Republicans Filibuster Two Obama Nominees Right After Cory Booker Is Sworn In

Weigel
Reporting on Politics and Policy.
Oct. 31 2013 1:42 PM

Republicans Filibuster Two Obama Nominees Right After Cory Booker Is Sworn In

186443049
Dramatic irony alert!

Photo by Chip Somodevilla/Getty Images

At noon, most Democratic senators, three Republican senators, and half a dozen members of the Congressional Black Caucus watched Cory Booker get sworn in as the new senator from New Jersey. Dozens of reporters trailed the fourth elected black senator as he and his family walked the halls, slapped backs, and spent an inordinate amount of time listening to Joe Biden's banter in the Old Senate Chamber. (It's not like they had a choice.)

While that was happening, the Senate Republicans filibustered some Obama nominees. Rep. Mel Watt, a North Carolina congressman* nominated to run the Federal Housing Agency, got only one Republican vote for cloture—after the Club for Growth had key-voted "no" on his bid. Two Republicans voted to advance the nomination of Patricia Millett to the D.C. Circuit, despite no one coming up with a policy/philosophy-based reason to oppose her. They want to reduce the number of seats on the circuit; this was a proxy vote on that demand.

The Booker celebration went on. A reporter asked Biden whether the Senate needed rules reform. "I think it's worth considering," he said. Democrats heading into a caucus meeting started putting out new arguments for rules reform, which they had tried to settle for this session months ago.

Advertisement

"This is a war on the other two branches of government and their ability to do the jobs the American people need them to do," said Oregon Sen. Jeff Merkley, the party's lead crusader for rules reform. The Senate rules must change."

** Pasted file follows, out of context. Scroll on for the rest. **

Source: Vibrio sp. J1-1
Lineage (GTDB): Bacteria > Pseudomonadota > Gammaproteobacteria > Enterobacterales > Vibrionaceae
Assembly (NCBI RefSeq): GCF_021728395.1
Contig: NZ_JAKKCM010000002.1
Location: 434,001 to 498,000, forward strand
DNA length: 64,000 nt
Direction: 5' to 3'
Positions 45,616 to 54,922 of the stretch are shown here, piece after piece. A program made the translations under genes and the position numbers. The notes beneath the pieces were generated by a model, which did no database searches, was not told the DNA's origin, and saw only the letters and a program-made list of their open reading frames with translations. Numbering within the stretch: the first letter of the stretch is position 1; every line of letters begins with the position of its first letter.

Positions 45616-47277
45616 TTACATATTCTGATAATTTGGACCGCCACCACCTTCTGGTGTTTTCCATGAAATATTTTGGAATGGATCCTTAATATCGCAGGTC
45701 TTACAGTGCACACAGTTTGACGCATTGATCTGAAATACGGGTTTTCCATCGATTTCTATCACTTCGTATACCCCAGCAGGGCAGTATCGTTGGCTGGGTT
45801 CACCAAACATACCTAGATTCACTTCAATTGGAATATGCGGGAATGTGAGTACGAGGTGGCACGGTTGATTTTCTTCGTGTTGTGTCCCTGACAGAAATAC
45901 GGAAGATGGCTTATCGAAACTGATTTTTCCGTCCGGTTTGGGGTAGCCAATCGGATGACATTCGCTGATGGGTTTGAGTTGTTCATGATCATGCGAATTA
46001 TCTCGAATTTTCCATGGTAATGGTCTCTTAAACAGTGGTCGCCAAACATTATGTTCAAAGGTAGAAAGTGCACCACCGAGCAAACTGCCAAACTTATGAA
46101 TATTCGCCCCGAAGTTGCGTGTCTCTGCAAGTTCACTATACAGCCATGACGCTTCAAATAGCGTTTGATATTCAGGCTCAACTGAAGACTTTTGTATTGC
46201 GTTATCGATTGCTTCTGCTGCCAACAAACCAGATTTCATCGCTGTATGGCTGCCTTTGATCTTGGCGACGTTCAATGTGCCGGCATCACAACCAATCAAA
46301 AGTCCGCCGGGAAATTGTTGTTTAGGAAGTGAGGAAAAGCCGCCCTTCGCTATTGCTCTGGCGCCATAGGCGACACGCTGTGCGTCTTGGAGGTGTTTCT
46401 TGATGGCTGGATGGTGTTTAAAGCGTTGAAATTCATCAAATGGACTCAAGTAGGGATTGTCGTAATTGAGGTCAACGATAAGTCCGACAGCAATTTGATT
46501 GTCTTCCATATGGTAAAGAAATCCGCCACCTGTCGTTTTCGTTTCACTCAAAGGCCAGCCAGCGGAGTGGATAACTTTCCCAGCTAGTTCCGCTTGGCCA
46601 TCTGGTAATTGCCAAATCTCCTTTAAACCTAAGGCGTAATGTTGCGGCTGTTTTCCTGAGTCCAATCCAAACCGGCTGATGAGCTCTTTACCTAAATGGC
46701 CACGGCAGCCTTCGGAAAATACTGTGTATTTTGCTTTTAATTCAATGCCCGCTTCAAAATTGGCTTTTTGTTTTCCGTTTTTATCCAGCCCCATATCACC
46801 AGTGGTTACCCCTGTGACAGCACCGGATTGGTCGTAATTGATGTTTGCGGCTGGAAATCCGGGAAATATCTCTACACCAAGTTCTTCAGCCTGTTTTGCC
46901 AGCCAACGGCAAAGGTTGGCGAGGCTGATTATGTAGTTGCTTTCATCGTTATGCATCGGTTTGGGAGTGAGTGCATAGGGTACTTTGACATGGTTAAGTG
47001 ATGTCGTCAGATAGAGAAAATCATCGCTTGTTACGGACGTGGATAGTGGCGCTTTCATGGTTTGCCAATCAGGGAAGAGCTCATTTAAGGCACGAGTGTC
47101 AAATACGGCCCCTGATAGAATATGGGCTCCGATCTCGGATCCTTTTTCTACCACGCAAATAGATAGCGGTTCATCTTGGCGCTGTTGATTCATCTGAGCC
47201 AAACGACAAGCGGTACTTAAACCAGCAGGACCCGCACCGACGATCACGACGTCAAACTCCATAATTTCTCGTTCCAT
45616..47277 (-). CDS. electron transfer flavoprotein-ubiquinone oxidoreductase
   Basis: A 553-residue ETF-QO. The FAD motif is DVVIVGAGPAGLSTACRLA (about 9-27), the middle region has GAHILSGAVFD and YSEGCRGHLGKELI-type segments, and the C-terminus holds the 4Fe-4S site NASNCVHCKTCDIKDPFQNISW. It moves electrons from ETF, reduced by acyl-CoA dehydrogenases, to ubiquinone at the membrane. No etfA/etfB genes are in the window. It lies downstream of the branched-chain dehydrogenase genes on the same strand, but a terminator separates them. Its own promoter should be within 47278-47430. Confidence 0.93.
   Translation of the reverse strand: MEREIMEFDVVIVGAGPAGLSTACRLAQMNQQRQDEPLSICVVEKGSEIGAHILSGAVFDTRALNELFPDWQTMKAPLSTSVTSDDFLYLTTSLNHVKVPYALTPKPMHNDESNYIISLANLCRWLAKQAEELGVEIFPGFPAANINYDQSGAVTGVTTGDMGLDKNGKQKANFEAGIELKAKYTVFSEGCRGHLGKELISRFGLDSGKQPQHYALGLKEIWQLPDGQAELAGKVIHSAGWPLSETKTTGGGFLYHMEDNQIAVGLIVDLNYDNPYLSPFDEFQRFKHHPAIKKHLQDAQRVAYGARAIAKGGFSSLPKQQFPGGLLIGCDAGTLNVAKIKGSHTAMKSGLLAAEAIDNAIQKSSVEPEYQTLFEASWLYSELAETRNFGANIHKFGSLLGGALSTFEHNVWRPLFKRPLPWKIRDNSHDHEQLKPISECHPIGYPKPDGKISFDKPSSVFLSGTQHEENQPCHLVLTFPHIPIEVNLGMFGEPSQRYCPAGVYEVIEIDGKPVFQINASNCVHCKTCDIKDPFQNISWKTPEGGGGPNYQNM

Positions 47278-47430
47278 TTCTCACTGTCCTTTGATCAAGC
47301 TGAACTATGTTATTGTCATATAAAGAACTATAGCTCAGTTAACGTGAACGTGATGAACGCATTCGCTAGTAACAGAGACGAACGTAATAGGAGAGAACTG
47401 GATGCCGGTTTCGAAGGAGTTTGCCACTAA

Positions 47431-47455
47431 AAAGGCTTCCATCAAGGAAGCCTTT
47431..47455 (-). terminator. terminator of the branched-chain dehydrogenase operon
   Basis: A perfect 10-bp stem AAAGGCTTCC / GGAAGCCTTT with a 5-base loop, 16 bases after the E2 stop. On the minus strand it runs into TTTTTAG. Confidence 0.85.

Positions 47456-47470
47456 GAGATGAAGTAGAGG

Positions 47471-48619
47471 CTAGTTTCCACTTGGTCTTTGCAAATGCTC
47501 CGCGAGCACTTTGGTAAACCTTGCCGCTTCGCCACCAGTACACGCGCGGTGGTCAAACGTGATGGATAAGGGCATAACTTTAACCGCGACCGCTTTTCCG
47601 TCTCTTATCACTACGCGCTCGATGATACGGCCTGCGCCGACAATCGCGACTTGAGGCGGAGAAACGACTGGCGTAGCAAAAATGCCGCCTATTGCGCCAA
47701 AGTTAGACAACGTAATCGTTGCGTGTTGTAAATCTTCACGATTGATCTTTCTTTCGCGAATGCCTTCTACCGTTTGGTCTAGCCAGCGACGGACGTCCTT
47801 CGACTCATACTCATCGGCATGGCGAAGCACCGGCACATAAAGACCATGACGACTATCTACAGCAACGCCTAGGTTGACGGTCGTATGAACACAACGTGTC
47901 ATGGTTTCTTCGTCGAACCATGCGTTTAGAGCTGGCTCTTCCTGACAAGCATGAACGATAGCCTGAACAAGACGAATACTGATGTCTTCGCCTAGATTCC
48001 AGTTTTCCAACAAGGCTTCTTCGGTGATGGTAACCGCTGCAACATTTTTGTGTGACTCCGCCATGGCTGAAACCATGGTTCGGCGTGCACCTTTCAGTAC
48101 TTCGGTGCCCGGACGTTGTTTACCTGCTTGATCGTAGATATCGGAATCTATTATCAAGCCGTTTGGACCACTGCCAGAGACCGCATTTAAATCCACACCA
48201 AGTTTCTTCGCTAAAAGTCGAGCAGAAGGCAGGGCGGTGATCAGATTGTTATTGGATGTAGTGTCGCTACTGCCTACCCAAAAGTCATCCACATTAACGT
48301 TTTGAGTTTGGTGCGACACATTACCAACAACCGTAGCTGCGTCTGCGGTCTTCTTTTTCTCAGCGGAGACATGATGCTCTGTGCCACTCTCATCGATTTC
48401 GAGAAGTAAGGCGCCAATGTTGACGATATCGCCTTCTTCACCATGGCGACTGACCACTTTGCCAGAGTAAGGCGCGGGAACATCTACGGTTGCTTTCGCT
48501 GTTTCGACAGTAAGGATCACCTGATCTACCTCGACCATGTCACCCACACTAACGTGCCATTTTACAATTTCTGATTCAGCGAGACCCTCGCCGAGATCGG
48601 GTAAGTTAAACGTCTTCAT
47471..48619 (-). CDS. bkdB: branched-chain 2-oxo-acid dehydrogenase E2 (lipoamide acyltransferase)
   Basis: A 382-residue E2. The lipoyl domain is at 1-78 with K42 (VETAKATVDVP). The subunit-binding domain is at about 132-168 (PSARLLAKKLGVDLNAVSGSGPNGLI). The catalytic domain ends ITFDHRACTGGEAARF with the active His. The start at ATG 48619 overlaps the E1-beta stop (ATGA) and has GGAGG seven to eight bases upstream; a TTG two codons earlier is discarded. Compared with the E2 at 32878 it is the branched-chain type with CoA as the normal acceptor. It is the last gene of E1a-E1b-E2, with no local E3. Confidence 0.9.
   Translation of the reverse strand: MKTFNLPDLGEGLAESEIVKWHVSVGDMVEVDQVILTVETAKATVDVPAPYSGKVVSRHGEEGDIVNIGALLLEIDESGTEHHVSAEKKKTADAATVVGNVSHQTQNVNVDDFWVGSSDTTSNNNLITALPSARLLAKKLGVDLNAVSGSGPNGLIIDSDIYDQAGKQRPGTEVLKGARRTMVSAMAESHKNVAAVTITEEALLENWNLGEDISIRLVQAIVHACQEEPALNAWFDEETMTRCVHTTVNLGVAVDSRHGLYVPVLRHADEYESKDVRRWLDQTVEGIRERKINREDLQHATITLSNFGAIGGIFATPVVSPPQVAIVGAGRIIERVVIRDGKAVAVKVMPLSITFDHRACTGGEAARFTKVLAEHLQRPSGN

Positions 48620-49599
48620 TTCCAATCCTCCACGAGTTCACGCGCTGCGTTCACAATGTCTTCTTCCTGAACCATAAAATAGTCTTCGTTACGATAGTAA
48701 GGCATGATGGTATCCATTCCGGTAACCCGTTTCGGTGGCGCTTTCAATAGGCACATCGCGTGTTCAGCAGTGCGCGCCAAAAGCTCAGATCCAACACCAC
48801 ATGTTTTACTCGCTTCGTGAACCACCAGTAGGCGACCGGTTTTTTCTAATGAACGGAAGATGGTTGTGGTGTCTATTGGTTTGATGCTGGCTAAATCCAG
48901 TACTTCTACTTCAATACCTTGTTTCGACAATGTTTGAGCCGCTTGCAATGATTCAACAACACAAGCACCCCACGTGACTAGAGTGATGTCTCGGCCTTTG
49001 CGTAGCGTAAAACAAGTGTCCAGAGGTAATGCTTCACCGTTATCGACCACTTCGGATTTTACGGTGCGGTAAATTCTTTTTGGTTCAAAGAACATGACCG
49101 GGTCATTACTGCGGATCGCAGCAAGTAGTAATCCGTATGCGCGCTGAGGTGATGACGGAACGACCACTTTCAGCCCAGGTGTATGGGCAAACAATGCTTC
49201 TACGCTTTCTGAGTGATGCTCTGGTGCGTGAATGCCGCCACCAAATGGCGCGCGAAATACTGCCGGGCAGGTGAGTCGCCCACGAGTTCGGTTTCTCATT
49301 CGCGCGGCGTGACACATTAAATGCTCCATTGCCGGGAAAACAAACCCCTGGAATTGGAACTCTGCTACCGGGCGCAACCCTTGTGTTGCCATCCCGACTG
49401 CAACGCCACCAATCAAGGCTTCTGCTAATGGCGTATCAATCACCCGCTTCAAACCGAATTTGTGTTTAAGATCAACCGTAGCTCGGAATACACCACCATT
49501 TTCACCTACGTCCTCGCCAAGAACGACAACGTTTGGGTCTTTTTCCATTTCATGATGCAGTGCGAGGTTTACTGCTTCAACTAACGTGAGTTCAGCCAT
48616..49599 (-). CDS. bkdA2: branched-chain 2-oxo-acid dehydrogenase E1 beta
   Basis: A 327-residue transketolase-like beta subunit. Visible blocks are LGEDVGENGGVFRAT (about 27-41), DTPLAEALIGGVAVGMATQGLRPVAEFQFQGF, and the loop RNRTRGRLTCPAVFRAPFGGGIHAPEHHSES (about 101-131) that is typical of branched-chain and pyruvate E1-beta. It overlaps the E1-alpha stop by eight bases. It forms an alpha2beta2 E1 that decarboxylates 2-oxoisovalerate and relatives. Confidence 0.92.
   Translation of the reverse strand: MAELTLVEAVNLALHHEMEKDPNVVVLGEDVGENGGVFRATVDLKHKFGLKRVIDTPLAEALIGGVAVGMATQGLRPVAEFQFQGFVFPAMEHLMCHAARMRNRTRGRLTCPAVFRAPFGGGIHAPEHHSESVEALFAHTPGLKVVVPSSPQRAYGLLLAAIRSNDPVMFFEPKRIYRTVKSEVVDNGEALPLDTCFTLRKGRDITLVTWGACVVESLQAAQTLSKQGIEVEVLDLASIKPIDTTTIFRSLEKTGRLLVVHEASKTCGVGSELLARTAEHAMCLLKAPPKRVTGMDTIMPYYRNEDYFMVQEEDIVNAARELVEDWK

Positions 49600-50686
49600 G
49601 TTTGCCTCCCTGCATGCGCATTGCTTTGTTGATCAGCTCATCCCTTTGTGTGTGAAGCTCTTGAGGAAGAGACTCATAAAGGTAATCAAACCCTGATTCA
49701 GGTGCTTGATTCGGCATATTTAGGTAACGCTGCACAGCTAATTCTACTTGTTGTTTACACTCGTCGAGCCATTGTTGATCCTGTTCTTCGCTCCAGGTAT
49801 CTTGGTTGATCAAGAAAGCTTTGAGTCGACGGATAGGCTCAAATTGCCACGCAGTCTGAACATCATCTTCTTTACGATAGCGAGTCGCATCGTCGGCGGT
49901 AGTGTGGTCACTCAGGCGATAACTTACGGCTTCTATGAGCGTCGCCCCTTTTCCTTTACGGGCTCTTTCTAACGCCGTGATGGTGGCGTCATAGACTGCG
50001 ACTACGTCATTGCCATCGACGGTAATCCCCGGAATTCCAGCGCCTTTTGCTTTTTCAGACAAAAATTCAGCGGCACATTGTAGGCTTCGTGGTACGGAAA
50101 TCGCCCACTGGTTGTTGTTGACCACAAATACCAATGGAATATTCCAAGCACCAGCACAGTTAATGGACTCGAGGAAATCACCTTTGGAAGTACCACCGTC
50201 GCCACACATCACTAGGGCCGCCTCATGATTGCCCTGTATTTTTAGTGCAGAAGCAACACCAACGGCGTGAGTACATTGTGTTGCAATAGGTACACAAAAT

*Watt's also an African-American, so if you want to spot an irony in the Senate celebrating the arrival of a black member then watching a black congressman get filibustered, go ahead.

David Weigel is a reporter for Bloomberg Politics

TODAY IN SLATE

Justice Ginsburg’s Crucial Dissent in the Texas Voter ID Case

Even When They Go to College, the Poor Sometimes Stay Poor

Here’s Just How Far a Southern Woman May Have to Drive to Get an Abortion

The Most Ingenious Teaching Device Ever Invented

Marvel’s Civil War Is a Far-Right Paranoid Fantasy

It’s also a mess. Can the movies do better?

Behold

Sprawl, Decadence, and Environmental Ruin in Nevada

Space: The Next Generation

An All-Female Mission to Mars

As a NASA guinea pig, I verified that women would be cheaper to launch than men.

Watching Netflix in Bed. Hanging Bananas. Is There Anything These Hooks Can’t Solve?

The Procedural Rule That Could Prevent Gay Marriage From Reaching SCOTUS Again

  News & Politics
Politics
Oct. 20 2014 3:53 PM Smash and Grab Will competitive Senate contests in Kansas and South Dakota lead to more late-breaking races in future elections?
  Business
Continuously Operating
Oct. 20 2014 3:40 PM Keeping It in the Family Why are so many of the world’s oldest companies in Japan?
  Life
Outward
Oct. 20 2014 3:16 PM The Catholic Church Is Changing, and Celibate Gays Are Leading the Way
  Double X
The XX Factor
Oct. 20 2014 1:10 PM Women Are Still Losing Jobs for Getting Pregnant
  Slate Plus
Tv Club
Oct. 20 2014 7:15 AM The Slate Doctor Who Podcast: Episode 9 A spoiler-filled discussion of "Flatline."
  Arts
Brow Beat
Oct. 20 2014 5:03 PM Marcel the Shell Is Back and as Endearing as Ever
  Technology
Future Tense
Oct. 20 2014 4:59 PM Canadian Town Cancels Outdoor Halloween Because Polar Bears
  Health & Science
Medical Examiner
Oct. 20 2014 11:46 AM Is Anybody Watching My Do-Gooding? The difference between being a hero and being an altruist.
  Sports
Sports Nut
Oct. 20 2014 5:09 PM Keepaway, on Three. Ready—Break! On his record-breaking touchdown pass, Peyton Manning couldn’t even leave the celebration to chance.